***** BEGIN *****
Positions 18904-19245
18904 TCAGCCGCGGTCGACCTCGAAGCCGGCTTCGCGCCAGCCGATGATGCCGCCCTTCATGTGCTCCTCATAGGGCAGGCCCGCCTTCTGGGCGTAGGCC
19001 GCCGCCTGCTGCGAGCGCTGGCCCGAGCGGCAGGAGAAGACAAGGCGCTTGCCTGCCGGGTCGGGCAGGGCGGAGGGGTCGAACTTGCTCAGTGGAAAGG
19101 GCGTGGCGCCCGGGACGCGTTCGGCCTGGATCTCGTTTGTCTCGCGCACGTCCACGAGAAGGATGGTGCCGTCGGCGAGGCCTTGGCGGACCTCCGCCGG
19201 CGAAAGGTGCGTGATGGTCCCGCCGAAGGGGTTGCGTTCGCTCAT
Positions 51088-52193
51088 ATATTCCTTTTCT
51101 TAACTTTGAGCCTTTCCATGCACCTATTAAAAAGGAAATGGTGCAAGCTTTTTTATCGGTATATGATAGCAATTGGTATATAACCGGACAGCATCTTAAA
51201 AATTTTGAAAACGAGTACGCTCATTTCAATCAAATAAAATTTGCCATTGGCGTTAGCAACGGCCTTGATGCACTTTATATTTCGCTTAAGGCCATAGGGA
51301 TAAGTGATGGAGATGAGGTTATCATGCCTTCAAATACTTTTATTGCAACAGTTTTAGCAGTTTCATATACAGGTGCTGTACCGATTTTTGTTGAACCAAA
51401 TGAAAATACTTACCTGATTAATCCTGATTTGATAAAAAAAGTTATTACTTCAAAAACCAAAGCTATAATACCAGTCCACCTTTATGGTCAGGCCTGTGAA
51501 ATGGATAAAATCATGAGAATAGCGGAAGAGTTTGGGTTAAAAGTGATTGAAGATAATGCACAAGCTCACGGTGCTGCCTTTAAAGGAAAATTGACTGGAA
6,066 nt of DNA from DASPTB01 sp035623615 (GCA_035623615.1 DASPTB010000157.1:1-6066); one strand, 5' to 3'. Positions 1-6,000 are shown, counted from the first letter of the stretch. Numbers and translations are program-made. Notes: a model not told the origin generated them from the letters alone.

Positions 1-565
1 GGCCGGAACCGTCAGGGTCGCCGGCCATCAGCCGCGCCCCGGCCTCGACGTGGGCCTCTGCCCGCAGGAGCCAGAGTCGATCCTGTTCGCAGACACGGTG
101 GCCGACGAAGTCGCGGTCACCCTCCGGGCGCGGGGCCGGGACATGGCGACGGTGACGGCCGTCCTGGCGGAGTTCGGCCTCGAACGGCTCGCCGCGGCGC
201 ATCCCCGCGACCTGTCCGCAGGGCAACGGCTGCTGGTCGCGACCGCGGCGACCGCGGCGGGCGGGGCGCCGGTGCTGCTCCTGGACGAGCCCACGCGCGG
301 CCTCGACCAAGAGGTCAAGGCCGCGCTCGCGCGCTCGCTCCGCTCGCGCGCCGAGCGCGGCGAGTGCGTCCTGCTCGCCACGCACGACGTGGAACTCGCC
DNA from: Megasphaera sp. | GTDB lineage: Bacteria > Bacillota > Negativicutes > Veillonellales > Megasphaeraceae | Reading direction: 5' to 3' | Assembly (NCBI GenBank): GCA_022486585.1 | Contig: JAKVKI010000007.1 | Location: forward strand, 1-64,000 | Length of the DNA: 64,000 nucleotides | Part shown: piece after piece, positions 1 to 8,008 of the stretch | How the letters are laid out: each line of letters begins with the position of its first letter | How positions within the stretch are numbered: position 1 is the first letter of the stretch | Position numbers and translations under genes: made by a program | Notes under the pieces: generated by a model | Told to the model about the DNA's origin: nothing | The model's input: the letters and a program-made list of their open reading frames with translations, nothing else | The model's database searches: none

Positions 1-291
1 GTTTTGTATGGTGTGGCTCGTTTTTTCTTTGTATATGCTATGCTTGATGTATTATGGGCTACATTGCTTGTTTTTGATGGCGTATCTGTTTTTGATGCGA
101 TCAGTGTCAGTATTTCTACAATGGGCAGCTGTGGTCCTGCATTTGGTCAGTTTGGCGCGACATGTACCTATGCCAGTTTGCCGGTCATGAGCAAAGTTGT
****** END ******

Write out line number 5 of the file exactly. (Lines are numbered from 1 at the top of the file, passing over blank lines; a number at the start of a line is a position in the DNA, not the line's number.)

19201 CGAAAGGTGCGTGATGGTCCCGCCGAAGGGGTTGCGTTCGCTCAT